This interview is the latest in an Accepted.com blog series featuring interviews with medical school applicants and students, offering readers a behind-the-scenes look at the med school application process. And now, introducing Allie…
Accepted: We’d like to get to know you! Where are you from? Where and what did you study as an undergrad? Do you hold any other degrees?
Allie: I am from a very small town in Indiana. I earned my BS in Biochemistry with a minor in Honors Research from Indiana University, and a Master of Arts in Bioethics and Medical Humanities from the University of Louisville.
Accepted: Where are you in med school and what year are you in?
Allie: I am a first year medical student at the University of Louisville School of Medicine.
Accepted: Did you go straight from college to med school, or take time off in between? What do you think the advantages are of taking time off?
Allie: After college, I worked for a pharmaceutical company and attended graduate school in a subject area that interested me. After graduating with my Master’s, I got married, worked in two research labs for two years, continued to take science classes that interested me, volunteered with hospice, and traveled.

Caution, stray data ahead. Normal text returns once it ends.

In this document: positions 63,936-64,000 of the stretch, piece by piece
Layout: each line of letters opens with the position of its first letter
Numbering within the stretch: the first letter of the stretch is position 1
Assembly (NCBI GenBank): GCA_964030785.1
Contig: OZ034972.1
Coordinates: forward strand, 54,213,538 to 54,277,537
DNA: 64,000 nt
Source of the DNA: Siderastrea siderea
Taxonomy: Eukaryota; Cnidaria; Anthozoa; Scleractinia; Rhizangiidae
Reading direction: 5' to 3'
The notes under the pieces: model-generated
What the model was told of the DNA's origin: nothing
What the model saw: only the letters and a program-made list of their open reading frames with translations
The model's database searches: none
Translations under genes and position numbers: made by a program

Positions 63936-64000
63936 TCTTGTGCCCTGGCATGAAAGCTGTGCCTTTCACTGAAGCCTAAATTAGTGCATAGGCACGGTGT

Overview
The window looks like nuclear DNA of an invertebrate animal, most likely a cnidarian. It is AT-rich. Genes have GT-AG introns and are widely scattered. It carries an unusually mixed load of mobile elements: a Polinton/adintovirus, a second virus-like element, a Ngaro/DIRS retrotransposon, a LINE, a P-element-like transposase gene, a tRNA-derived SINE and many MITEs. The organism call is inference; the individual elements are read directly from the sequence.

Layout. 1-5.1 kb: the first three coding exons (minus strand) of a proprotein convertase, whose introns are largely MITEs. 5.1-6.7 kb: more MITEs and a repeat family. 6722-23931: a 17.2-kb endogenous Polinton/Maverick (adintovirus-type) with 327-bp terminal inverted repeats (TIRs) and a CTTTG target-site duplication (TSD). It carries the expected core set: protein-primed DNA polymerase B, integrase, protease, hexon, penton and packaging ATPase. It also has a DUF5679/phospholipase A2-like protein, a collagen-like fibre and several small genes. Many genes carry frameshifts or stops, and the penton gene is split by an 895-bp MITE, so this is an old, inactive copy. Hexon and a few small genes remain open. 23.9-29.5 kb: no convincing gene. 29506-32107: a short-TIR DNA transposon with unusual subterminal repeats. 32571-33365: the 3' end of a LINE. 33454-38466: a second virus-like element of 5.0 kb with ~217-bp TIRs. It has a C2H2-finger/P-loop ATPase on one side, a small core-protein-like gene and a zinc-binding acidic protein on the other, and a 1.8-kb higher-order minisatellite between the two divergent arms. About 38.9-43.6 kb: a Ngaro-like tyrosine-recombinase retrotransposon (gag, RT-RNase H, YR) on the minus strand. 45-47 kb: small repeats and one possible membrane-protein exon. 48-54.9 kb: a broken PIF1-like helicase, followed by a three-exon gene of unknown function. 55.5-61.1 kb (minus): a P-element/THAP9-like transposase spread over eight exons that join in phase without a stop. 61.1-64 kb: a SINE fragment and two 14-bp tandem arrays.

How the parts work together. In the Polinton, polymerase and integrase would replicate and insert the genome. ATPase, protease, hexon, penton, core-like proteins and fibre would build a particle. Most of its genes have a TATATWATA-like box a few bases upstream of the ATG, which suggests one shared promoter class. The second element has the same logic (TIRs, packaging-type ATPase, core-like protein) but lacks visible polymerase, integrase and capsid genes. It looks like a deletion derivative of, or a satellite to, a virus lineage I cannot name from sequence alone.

Taking time off may not be the best option for everyone, but I’m glad I had that time to get a firm foundation in my marriage and grow personally and professionally before entering medical school. During grad school, I found a passion for pediatric ethics that has given me a slightly different direction for my long-term career plans and interests which are very different from what I thought I wanted the first time I applied to medical school.
Accepted: What sort of doctor do you want to be?
Allie: I’ve always wanted to be a pediatrician – I love the excitement that children exude, and their resilience is astounding. During graduate school, my focus was on pediatric bioethics, which led to a project on enhancing the use of bioethics committees for complex cases in the NICU. Because of that experience, my long-term goal is to become a neonatologist. The science behind the etiologies of congenital disorders fascinates me, and I love communicating with families.
In dealing with bioethics, there is a lot of time spent in discussing end-of-life care, which especially triggered my interest when it occurs at the beginning of life. I found that I was skilled in communicating in difficult situations with families, and I found that I could make a tangible difference there.
I’d love to work in an academic setting where I could teach while seeing patients and conducting research. I am also participating in my school’s Global Health Distinction Track, where I hope to work on projects investigating underserved women’s access to prenatal care and involving pediatric ethics.
Accepted: Can you tell us about your upcoming summer program? (I also see you’re expecting your first baby this summer – congrats!)